By Nisch Pathania, Aug 19th, 2013
Nisch is the co-founder of DealScoopr.com. He has worked in the travel industry for over 8 years and enjoys traveling to off beat destinations.
At DealScoopr, our mission is to help you find the best travel deals. After working for many years in the travel space and personally booking countless flights, I’ve learned some ways to pay less and fly more. Here are my top 10 Killer Tips to Save Money on Flights:
1. Flexibility in your Departure & Return days
It’s a known fact that Airlines fluctuate airfares based on demand. Most travelers are looking to fly at the end of the work week, so airlines naturally charge a premium for those flights.
I’ve had the luxury of having flexible work hours and this comes in handy when I’m making any travel plans. I can take a Friday or Monday off work if needed. If you have that kind of flexibility you can save some serious cash.
For Weekend or 3-5 day trips
Departure days: Look for flights departing on Thursday evening or early Friday morning (before 9am).
Return days: Sunday evenings and early Monday mornings are popular flying times for business travelers as they need to attend meetings/conferences. I like to fly back early on a Sunday or later on Monday evening.
For longer trips (international flights)
When traveling internationally, you will most likely be taking a longer vacation. So look at departing and returning on a Tuesday or a Wednesday. According to our flight search data these days are the least expensive.
2. Plan ahead for Holidays, Long Weekends & Events
This year I attended SXSW in Austin. As you can imagine, the airfares to Austin were crazy for that week. Some folks I know paid upwards of $1k for flights which normally cost around $300. I was able to save nearly $500 by flying 2 days earlier & returning on a Monday. It also helped that I planned a couple of months in advance and created a Fare Alert to track the prices. You can track fares here.
3. Fly into Nearby Airports
Major cities are often served by multiple airports with varying airfares. For e.g. I have family that lives in Orange County, CA. Whenever I visit them, I look for flights to John-Wayne airport (SNA) - which happens to be a 20 min drive from their house. However, I also check fares to the Long Beach (LGB) airport. LGB is served by JetBlue (budget carrier) and I’m usually able to save $50-60 per ticket.
4. Extra stops and Longer Layovers
This is one tip that I only like to use as my last resort. Who likes to sit in an airport if you don’t have to - unless you’re Snowden? But longer flights with additional stops can be a lot cheaper than the most direct options. I use this usually when I’m traveling international during peak travel seasons.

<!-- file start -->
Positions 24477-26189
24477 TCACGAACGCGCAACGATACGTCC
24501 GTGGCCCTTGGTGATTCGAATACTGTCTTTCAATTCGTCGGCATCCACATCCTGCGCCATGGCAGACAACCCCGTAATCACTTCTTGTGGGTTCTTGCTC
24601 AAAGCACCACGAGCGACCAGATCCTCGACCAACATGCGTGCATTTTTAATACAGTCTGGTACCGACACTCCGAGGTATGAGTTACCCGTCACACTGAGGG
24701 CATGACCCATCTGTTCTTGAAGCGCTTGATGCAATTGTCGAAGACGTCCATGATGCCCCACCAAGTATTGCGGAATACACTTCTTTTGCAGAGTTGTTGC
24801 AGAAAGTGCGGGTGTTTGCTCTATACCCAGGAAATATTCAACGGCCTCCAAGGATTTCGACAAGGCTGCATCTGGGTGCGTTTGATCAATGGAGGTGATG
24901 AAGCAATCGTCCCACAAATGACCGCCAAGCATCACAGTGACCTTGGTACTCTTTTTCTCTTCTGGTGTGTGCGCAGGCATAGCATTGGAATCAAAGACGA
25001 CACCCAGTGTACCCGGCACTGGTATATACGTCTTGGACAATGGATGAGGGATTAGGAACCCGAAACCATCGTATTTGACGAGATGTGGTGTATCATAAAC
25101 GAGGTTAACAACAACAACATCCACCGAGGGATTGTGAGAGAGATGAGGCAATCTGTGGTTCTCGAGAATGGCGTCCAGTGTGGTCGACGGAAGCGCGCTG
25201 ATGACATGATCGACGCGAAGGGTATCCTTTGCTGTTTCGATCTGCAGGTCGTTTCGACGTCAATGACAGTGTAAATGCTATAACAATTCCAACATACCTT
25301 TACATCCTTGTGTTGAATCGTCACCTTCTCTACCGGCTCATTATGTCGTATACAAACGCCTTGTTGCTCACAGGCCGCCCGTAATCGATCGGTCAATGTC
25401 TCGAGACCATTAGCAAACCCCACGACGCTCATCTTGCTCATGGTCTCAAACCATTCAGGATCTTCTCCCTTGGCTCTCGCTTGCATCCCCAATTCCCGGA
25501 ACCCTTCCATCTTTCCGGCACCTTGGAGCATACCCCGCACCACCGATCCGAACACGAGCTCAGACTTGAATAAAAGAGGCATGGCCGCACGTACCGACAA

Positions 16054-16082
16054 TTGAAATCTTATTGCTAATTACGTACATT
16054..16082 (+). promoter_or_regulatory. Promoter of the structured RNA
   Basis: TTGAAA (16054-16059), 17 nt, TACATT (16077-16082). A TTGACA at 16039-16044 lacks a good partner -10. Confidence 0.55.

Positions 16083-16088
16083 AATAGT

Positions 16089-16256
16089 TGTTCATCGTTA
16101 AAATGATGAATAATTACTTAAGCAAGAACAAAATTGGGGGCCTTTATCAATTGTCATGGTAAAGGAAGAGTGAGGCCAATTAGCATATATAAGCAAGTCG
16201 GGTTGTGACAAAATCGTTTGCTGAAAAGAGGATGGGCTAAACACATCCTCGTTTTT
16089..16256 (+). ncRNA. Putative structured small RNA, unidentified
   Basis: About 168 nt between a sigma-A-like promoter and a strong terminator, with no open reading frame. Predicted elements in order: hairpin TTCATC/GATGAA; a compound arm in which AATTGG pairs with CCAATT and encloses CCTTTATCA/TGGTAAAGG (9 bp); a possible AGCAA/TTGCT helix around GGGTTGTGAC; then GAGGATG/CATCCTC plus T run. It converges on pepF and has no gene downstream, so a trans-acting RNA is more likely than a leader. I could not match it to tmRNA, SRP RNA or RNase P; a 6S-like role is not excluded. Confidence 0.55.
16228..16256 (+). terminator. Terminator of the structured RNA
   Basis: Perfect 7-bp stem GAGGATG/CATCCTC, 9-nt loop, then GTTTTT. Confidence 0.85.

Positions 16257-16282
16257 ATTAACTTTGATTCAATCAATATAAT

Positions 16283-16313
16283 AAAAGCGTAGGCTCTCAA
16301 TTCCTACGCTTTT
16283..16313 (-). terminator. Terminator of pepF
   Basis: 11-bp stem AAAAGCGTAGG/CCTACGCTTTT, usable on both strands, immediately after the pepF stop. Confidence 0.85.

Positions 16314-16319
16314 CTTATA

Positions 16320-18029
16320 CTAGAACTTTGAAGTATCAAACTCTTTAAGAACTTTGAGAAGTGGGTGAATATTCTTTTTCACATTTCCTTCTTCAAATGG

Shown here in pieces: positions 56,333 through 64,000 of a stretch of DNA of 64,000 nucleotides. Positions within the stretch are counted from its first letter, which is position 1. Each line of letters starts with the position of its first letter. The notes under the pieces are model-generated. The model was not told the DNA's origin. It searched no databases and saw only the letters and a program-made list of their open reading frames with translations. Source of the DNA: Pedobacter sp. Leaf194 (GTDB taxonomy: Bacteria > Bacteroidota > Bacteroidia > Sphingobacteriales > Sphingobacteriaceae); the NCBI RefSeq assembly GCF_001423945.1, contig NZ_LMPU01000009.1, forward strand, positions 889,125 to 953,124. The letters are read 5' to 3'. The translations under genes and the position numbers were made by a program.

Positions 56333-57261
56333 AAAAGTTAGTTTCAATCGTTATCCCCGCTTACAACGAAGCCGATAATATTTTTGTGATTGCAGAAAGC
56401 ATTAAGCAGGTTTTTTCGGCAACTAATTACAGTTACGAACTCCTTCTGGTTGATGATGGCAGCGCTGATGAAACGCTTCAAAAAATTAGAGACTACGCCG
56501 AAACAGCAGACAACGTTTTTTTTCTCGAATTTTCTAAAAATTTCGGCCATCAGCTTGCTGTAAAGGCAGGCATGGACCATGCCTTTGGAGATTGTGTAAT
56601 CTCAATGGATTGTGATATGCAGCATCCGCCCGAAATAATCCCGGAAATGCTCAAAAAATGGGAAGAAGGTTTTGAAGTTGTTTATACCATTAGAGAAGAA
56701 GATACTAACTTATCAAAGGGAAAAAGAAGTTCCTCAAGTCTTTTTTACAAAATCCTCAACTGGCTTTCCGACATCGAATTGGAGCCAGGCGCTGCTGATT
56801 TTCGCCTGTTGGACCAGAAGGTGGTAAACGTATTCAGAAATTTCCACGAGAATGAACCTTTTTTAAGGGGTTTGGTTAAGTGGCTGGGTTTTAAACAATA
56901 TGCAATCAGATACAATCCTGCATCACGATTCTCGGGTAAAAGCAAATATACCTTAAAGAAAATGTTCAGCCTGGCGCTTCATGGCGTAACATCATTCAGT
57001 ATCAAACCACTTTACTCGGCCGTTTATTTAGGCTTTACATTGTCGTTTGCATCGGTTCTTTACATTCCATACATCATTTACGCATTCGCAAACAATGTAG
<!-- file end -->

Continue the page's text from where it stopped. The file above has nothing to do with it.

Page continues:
5. Don’t ‘Discount’ Budget Airlines
Budget airlines like JetBlue and Southwest, RyanAir and EasyJet are known for their competitive fares and a no-frills experience. Most of these carriers (except JetBlue) do not show up on sites like Priceline & Expedia, so you need to search directly on their websites.
The gap between budget and traditional airlines has vastly reduced in the past few years. Larger carriers have started slapping fees for better seats & checked bags. It’s interesting to note that while JetBlue & Southwest offer free checked bags, the major US domestic carriers tend to charge for bags! See this baggage fee chart. So consider those baggage fee savings in the overall cost if you do plan to check-in bags.
6. Don’t miss out on Flight Deals
Airlines are updating their inventory every other second. So if you find a fare that is really good, don’t wait for more than an hour or two. Book it fast. At DealScoopr we offer our customers the fastest access to great airfares before they run out. These are flight deals for destinations you are likely to visit based on your travel profile and dates (weekends!). Sign up Here
7. Track Airfares with Fare Alerts
Now if you must travel on specific dates, you can setup a Fare Alert. Just tell us your travel dates and how much are you willing to pay. We’ll do all the tracking for you and alert you when fares drop. I use this all the time when planning for a trip when I don’t have much flexibility on the dates.
8. 1+1 = Roundtrip
Often it’s possible to get some extra savings by booking 2 oneway flights instead of the usual roundtrip. Kayak calls these ‘Hacker fares’. I’ve usually found the hassle of managing my bookings with two separate airlines a bit too much to justify these. Also if your plans change you could be looking at paying two change fees. Tread lightly here…
9. Mileage Credit cards
You’ve all seen those credit card offers promising 40,000 points/miles for signing up. These can actually work pretty well if you “play your cards right”. If you want to rack up some free miles through these offers here are a couple of things you want to make sure:
These can be high for the reward cards. I usually look for one’s with no fee for the first year.
Minimum spend amounts & time periods
These offers will almost always require you to spend a minimum amount in a fixed time period. For example you’ll need to spend $3000 in first 6 months to get the 40000 bonus miles/points. Be sure you can do this by charging major purchases and bill on these cards.
Also consider the APR % and other offer details closely. But with some smart financial planning you can rack over 100K mileage points with just 2-3 good credit card offers in one year. This can be used for free flights, class upgrades or even free hotel nights.
Most airlines have mileage programs which offer frequent travelers some added benefits such as priority boarding, no-checked bag fees and free upgrades. You can further supplement your status by signing up for a airline credit card like Delta SkyMiles from Amex.
I’d love to hear what tips you are using to save money on flights.